Wandering Thoughts archives

2024-03-10

Scheduling latency, IO latency, and their role in Linux responsiveness

One of the things that I do on my desktops and our servers is collect metrics that I hope will let me assess how responsive our systems are when people are trying to do things on them. For a long time I've been collecting disk IO latency histograms, and recently I've been collecting runqueue latency histograms (using the eBPF exporter and a modified version of libbpf/tools/runqlat.bpf.c). This has caused me to think about the various sorts of latency that affects responsiveness and how I can measure it.

Run queue latency is the latency between when a task becomes able to run (or when it got preempted in the middle of running) and when it does run. This latency is effectively the minimum (lack of) response from the system and is primarily affected by CPU contention, since the major reason tasks have to wait to run is other tasks using the CPU. For obvious reasons, high(er) run queue latency is related to CPU pressure stalls, but a histogram can show you more information than an aggregate number. I expect run queue latency to be what matters most for a lot of programs that mostly talk to things over some network (including talking to other programs on the same machine), and perhaps some of their time burning CPU furiously. If your web browser can't get its rendering process running promptly after the HTML comes in, or if it gets preempted while running all of that Javascript, this will show up in run queue latency. The same is true for your window manager, which is probably not doing much IO.

Disk IO latency is the lowest level indicator of things having to wait on IO; it sets a lower bound on how little latency processes doing IO can have (assuming that they do actual disk IO). However, direct disk IO is only one level of the Linux IO system, and the Linux IO system sits underneath filesystems. What actually matters for responsiveness and latency is generally how long user-level filesystem operations take. In an environment with sophisticated, multi-level filesystems that have complex internal behavior (such as ZFS and its ZIL), the actual disk IO time may only be a small portion of the user-level timing, especially for things like fsync().

(Some user-level operations may also not do any disk IO at all before they return from the kernel (for example). A read() might be satisfied from the kernel's caches, and a write() might simply copy the data into the kernel and schedule disk IO later. This is where histograms and related measurements become much more useful than averages.)

Measuring user level filesystem latency can be done through eBPF, to at least some degree; libbpf-tools/vfsstat.bpf.c hooks a number of kernel vfs_* functions in order to just count them, and you could convert this into some sort of histogram. Doing this on a 'per filesystem mount' basis is probably going to be rather harder. On the positive side for us, hooking the vfs_* functions does cover the activity a NFS server does for NFS clients as well as truly local user level activity. Because there are a number of systems where we really do care about the latency that people experience and want to monitor it, I'll probably build some kind of vfs operation latency histogram eBPF exporter program, although most likely only for selected VFS operations (since there are a lot of them).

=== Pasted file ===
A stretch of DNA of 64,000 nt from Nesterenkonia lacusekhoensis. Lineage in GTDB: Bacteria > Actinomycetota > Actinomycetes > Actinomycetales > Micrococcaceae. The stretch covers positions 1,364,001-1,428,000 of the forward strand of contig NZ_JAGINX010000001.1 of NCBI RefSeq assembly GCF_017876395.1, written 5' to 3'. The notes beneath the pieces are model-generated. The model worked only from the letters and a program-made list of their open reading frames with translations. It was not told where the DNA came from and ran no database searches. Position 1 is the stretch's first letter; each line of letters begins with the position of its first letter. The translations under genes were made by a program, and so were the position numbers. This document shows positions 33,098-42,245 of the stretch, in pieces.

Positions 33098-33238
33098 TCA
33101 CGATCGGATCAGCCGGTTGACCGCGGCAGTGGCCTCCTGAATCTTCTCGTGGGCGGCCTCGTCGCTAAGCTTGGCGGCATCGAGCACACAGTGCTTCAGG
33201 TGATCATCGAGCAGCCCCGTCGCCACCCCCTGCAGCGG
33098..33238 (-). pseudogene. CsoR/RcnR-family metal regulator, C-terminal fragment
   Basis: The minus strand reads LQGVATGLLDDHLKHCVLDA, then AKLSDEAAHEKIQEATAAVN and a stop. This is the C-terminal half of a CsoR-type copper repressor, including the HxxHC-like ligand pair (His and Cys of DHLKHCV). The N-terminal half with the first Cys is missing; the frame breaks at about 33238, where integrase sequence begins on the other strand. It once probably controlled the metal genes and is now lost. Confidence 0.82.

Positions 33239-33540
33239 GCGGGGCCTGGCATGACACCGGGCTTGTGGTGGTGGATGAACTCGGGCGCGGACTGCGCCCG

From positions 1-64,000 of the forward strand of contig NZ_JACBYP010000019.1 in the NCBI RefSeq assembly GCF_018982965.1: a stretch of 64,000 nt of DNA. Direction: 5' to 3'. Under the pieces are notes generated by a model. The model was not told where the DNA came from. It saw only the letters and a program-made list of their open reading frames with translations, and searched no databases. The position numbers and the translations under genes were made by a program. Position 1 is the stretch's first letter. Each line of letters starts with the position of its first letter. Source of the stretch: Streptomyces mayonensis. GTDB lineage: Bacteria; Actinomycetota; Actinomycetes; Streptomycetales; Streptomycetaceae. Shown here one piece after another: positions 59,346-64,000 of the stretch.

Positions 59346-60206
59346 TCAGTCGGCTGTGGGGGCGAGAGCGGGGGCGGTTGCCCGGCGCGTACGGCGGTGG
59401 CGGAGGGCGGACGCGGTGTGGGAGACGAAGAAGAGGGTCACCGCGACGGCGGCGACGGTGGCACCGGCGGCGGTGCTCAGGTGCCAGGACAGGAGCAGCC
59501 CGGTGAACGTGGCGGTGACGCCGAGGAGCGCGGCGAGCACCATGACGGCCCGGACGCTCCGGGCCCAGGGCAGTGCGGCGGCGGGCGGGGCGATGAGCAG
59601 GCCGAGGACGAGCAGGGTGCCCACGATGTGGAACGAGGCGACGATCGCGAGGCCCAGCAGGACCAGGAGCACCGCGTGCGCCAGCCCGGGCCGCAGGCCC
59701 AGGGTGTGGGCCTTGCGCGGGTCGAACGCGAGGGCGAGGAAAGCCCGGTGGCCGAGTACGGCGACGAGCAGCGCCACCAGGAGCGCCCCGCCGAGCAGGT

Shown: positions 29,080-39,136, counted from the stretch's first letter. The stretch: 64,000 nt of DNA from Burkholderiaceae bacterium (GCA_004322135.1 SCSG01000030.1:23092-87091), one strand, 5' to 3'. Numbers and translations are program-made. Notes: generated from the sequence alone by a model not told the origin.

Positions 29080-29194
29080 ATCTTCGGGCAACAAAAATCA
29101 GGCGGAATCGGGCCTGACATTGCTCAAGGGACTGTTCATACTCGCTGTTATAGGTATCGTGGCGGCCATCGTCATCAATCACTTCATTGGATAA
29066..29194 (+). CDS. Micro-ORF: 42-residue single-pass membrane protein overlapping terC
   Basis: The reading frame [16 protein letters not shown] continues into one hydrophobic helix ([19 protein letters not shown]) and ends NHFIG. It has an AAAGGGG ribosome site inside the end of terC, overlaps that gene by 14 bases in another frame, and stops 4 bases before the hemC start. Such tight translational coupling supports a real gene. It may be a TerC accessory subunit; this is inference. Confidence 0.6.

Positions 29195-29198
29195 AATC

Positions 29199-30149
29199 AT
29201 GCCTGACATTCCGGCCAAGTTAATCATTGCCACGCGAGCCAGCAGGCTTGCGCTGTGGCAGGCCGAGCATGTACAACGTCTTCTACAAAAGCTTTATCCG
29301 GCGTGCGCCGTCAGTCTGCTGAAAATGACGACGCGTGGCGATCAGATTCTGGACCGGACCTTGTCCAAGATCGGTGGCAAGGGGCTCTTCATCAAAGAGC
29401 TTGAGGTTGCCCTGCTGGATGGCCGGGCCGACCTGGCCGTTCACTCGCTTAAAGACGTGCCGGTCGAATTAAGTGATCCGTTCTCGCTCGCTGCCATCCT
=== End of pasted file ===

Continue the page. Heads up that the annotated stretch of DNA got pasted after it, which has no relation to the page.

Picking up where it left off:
I think that the straightforward way of measuring user level IO latency (by tracking the time between entering and exiting a top level vfs_* function) will wind up including run queue latency as well. You will get, basically, the time it takes to prepare and submit the IO inside the kernel, the time spent waiting for it, and then after the IO completes the time the task spends waiting inside the kernel before it's able to run.

Because of how Linux defines iowait, the higher your iowait numbers are, the lower the run queue latency portion of the total time will be, because iowait only happens on idle CPUs and idle CPUs are immediately available to run tasks when their IO completes. You may want to look at io pressure stall information for a more accurate track of when things are blocked on IO.

A complication of measuring user level IO latency is that not all user visible IO happens through read() and write(). Some of it happens through accessing mmap()'d objects, and under memory pressure some of it will be in the kernel paging things back in from wherever they wound up. I don't know if there's any particularly easy way to hook into this activity.

SystemResponseLatencyMetrics written at 23:31:46; Add Comment


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